Gypsum – Calcium Sulfate

June 5. 2021 – HCT, LLC


Gypsum - Drywall - Plaster of Paris - Calcium (Ca) Sulfate SO4


calcium sulfate dihydrate


Used as a fertilizer


The main constituent in many forms of plaster, blackboard/sidewalk chalk, and drywall


A desiccant which induces or sustains a state of dryness (desiccation) in its vicinity


Gypsum also crystallizes as translucent crystals of selenite


It forms as an evaporite mineral and as a hydration product of anhydrite.

Gypsum became known as Plaster of Paris


Because the quarries of the Montmartre district of Paris have long furnished burnt gypsum (calcined gypsum) used for various purposes, this dehydrated gypsum became known as Plaster of Paris. Upon adding water, after a few tens of minutes, plaster of Paris becomes regular gypsum (dihydrate) again, causing the material to harden or "set" in ways that are useful for casting and construction.


Gypsum was known in Old English as spærstān, "spear stone", referring to its crystalline projections. (Thus, the word spar in mineralogy is by way of comparison to gypsum, referring to any non-ore mineral or crystal that forms in spearlike projections). In the mid-18th century, the German clergyman and agriculturalist Johann Friderich Mayer investigated and publicized gypsum's use as a fertilizer. Gypsum may act as a source of sulfur for plant growth, and in the early 19th century, it was regarded as an almost miraculous fertilizer. American farmers were so anxious to acquire it that a lively smuggling trade with Nova Scotia evolved, resulting in the so-called "Plaster War" of 1820. In the 19th century, it was also known as lime sulfate or sulfate of lime.


When gypsum dehydrate severely, anhydrite is formed. If water is reintroduced, gypsum can and will reform – including as the four crystalline varieties, selenite, satin spar, desert rose and gypsum flower.


Gypsum is moderately water-soluble (~2.0–2.5 g/l at 25 °C) and, in contrast to most other salts, it exhibits retrograde solubility,


The structure of gypsum consists of layers of calcium (Ca2+) and sulfate (SO4 2-) ions tightly bound together. These layers are bonded by sheets of anion water molecules via weaker hydrogen bonding, which gives the crystal perfect cleavage along the sheets (in the {010} plane).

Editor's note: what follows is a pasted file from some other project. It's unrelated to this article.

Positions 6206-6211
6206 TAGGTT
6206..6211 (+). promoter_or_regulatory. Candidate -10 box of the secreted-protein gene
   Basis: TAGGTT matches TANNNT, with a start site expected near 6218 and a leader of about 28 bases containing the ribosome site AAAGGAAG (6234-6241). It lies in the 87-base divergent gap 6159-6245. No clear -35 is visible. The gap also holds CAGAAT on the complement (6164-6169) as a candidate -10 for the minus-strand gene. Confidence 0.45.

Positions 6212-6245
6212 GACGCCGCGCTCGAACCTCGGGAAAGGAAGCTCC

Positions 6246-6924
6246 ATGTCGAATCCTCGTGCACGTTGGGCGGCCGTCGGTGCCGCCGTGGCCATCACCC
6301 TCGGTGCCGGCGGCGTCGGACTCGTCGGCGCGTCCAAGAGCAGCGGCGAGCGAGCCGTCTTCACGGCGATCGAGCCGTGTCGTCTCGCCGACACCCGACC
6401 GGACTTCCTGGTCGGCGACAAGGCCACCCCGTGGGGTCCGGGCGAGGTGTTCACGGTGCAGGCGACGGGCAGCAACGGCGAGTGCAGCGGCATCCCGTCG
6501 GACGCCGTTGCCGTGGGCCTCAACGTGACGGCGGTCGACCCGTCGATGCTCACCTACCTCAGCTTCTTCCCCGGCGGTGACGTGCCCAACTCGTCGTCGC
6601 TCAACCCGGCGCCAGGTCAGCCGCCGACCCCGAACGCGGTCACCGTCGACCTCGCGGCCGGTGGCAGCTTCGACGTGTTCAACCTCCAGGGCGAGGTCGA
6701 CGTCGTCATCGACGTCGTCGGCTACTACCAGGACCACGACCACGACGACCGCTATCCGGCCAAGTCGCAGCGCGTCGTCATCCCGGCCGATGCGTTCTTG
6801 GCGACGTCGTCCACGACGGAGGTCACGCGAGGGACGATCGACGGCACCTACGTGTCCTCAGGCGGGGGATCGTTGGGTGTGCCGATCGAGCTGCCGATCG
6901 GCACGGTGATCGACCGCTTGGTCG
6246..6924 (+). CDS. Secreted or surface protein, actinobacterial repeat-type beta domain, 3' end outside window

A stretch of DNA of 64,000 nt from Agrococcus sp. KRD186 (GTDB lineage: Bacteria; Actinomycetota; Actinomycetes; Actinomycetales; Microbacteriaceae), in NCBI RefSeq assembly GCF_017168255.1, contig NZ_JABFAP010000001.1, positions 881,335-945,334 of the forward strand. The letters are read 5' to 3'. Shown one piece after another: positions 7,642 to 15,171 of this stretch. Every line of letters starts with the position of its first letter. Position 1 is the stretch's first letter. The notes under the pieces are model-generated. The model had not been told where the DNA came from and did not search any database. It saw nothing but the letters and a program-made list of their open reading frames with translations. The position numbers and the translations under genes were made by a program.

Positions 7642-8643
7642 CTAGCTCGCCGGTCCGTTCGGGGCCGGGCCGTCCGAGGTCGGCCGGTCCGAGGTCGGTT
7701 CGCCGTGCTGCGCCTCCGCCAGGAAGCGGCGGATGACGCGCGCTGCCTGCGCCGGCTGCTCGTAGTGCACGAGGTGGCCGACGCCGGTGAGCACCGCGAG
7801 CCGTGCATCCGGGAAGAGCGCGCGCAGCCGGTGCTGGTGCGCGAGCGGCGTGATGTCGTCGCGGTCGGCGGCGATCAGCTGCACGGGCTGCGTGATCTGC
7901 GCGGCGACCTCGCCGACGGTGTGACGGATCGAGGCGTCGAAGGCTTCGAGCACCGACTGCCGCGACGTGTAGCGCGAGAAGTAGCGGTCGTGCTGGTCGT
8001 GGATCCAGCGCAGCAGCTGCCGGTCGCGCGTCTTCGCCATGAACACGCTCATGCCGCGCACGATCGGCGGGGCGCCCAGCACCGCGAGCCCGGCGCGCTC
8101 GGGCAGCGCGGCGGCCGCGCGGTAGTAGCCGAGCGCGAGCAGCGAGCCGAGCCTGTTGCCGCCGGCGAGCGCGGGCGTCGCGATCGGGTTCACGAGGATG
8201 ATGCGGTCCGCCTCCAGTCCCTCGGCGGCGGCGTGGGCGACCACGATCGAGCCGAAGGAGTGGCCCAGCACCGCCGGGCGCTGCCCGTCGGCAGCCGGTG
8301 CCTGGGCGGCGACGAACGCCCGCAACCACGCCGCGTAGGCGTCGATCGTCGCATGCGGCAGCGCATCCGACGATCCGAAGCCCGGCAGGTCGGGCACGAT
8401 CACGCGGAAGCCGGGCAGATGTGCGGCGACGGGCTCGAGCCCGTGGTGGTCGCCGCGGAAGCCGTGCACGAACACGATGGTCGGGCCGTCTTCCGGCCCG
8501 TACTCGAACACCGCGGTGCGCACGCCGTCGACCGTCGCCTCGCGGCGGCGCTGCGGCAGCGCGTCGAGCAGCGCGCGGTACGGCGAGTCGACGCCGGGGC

Gypsum also precipitates onto brackish water membranes, a phenomenon known as mineral salt scaling, such as during brackish water desalination of water with high concentrations of calcium and sulfate. Scaling decreases membrane life and productivity. This is one of the main obstacles in brackish water membrane desalination processes, such as reverse osmosis or nanofiltration. Other forms of scaling, such as calcite scaling, depending on the water source, can also be important considerations in distillation, as well as in heat exchangers, where either the salt solubility or concentration can change rapidly.


A new study has suggested that the formation of gypsum starts as tiny crystals of a mineral called bassanite (CaSO4·0.5H2O). This process occurs via a three-stage pathway:

1. homogeneous nucleation of nanocrystalline bassanite;

2. self-assembly of bassanite into aggregates, and

3. transformation of bassanite into gypsum.


Why would we ever add gypsum if we have soils saturated with calcium and sulfur or sulfate?


Why would we ever add gypsum and or acid to our soils from a water analysis alone?


There is NO scientific research that promotes this.


The research that promotes gypsum addition is based on water quality, and cautions one to consider its impact on soil conditions.


Images of Gypsum


Crystals will create pore space but this is bound calcium sulfate, a cement, that upon adding water, after a few tens of minutes, plaster of Paris becomes regular gypsum (dihydrate) again, causing the material to harden or "set" in ways that are useful for casting and construction. It competes with vegetation and other elements for water.




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